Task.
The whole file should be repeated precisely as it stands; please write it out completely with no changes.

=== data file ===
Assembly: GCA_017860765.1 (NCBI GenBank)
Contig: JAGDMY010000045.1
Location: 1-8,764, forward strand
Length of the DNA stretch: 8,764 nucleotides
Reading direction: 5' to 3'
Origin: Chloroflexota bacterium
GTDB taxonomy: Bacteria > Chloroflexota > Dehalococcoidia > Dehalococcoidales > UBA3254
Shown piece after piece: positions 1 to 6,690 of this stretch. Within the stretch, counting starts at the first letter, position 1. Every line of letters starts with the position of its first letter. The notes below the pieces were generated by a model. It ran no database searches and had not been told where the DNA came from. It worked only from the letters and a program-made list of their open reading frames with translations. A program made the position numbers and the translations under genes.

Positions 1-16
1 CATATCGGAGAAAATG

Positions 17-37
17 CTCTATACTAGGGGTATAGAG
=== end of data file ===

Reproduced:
Assembly: GCA_017860765.1 (NCBI GenBank)
Contig: JAGDMY010000045.1
Location: 1-8,764, forward strand
Length of the DNA stretch: 8,764 nucleotides
Reading direction: 5' to 3'
Origin: Chloroflexota bacterium
GTDB taxonomy: Bacteria > Chloroflexota > Dehalococcoidia > Dehalococcoidales > UBA3254
Shown piece after piece: positions 1 to 6,690 of this stretch. Within the stretch, counting starts at the first letter, position 1. Every line of letters starts with the position of its first letter. The notes below the pieces were generated by a model. It ran no database searches and had not been told where the DNA came from. It worked only from the letters and a program-made list of their open reading frames with translations. A program made the position numbers and the translations under genes.

Positions 1-16
1 CATATCGGAGAAAATG

Positions 17-37
17 CTCTATACTAGGGGTATAGAG